Less Work, More Food

I really enjoyed reading this blog post about getting greater results from your garden by doing less work.  That’s what I’m talking about!  As much as I enjoy a good hard day’s labor every now and then, I have plenty of hard work to do around here without adding weeding, hand watering, and tilling a garden to my list!

The excuse I most often hear for why someone doesn’t think they can handle a garden is that it takes too much time and effort.  Well, conventional gardening methods do require quite a bit of time and effort, but with a little planning and creative forethought, you can grow your own food in as little as 30 minutes a week.  You do have to spend a little time a energy at the beginning laying out your beds, setting up some infrastructure if desired, and planting and mulching your beds, but from that point forward, you should only have to spend enough time in your garden to check for pests, harvest your bounty, and enjoy the beauty of your healthy plants.

Some of my best tips for making sure you have an enjoyable garden are in this post, but I’ll do a little recap here.

1. Kill the weeds before you plant.  You can do this by laying down black plastic for a month or two (until the heat and lack of water has killed the weeds), or by laying down cardboard and covering with a thick layer of mulch.  To plant, simply use a sharp shovel to dig a hole right through to cardboard in the place you want to plant.  If you don’t get a chance to properly prepare your beds, you can just chop off the weeds as they grow and use them for mulch.  Just make sure they never go to seed, or you will have many more weeds next year!

2. Set up your infrastructure. You may want to have neat and tidy raised beds or grow your vining plants on a trellis.  You will want to build and fill your beds and set up your trellis before you plant.  This will save you much heartache later.  Ask me how I know…  It is also helpful to have cold frames and/or row covers ready to protect your plants in the early spring and keep your harvest coming during the fall and winter.

3. Prepare your watering system. Another thing best done before planting.  If you can lay out pipe or soaker hose before your mulch, so much the better.  And to really make it streamlined, add a battery operated water timer at your faucet to make sure your garden gets watered regularly without you having to lift a finger.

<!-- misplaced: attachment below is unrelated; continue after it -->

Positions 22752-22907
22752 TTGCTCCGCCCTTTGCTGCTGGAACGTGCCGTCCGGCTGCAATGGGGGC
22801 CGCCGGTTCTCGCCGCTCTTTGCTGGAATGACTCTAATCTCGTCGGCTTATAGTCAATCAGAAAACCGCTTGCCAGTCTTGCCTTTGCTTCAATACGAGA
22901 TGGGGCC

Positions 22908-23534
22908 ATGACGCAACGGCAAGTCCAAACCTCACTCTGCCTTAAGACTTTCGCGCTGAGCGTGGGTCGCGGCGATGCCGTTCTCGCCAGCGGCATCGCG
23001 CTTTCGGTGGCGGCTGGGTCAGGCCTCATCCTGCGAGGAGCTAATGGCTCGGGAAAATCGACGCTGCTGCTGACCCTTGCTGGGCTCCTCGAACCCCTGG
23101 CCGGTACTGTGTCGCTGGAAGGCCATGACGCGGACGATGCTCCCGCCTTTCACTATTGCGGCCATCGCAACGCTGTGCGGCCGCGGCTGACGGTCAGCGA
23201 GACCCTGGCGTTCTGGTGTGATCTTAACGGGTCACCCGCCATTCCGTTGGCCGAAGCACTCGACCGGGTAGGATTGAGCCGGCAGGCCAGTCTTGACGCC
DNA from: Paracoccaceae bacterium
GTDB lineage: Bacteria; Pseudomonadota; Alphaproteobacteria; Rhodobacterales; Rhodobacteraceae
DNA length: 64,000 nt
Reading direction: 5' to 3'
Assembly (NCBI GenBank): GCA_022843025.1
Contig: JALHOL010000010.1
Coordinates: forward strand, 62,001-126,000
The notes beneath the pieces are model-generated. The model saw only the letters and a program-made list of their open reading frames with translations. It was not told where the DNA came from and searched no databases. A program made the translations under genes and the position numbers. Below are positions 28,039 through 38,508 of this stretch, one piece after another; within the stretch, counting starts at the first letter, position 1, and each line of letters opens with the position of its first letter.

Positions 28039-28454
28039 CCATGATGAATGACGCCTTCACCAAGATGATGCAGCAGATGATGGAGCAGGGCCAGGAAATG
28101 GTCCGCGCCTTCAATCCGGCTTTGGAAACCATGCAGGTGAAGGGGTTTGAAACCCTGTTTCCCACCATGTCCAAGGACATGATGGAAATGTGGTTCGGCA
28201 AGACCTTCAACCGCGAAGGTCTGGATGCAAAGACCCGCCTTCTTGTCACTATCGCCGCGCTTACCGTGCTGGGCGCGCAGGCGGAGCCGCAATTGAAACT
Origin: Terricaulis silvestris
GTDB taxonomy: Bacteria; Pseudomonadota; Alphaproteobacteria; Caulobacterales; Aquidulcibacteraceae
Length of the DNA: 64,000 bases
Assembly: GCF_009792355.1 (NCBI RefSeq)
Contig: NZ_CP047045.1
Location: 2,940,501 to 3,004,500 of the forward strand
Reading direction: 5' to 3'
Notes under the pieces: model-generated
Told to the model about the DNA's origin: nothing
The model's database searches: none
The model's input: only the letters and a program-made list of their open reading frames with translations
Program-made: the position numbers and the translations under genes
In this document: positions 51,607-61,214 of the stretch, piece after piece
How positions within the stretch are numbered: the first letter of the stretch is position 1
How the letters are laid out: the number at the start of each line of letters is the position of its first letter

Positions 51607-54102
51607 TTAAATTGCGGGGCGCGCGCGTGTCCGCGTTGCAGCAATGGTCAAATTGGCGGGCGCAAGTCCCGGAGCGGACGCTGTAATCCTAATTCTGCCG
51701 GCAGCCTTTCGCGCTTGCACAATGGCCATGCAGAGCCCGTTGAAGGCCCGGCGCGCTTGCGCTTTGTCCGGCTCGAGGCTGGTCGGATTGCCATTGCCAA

4. Cover your ground. Use something as mulch between your plants to conserve water, keep your plants cool in summer and warm in winter, and suppress any stray weeds that may try to find their way to the sun.  Wood chips, leaves, hay, straw, pulled weeds (without seeds), grass clippings, and even sticks can act as a mulch.  If you don’t have food producing plants in your garden all year, be sure to plant something in your off season that can protect and enrich your soil.  This is called a “green manure” and can be pretty much anything that can be cut down before it produces seed and will die back in time for the next time you want to plant.  For instance, annual rye grass could be seeded in the fall and then cut and laid flat on your garden bed in early spring.  It will add nitrogen and other nutrients to the soil that your garden plants can use.  It’s root system can rot in the ground, opening up pathways for your new plants’ roots to grow and find nutrients and water.  The rye grass won’t compete with your garden plants because it is an annual and you cut it before it produced seed.

5.  Watch closely for pests and disease.  If you follow these tips, as well as do some companion planting and plant disease resistant varieties selected for your climate and area, you probably won’t have many pests or diseases to worry about, but it is important to keep a close eye out for anything strange.  A hungry tomato hornworm can take out a plant in one day, and a squash vine borer can destroy a vine overnight.  Rust can damage whole plantings of green beans and blossom end rot can ruin your tomato harvest.  However, most of these things are easily preventable if you are prepared and observant.

6. Enjoy your garden!  This is the most important thing you can do to increase your garden’s productivity.  Learn from your mistakes and your success, and keep growing- your garden will improve every year, and you will enjoy greater and healthier harvests than anything you can find in a store.

Enjoy!

via Less Work, More Food | makingendsmeetblog.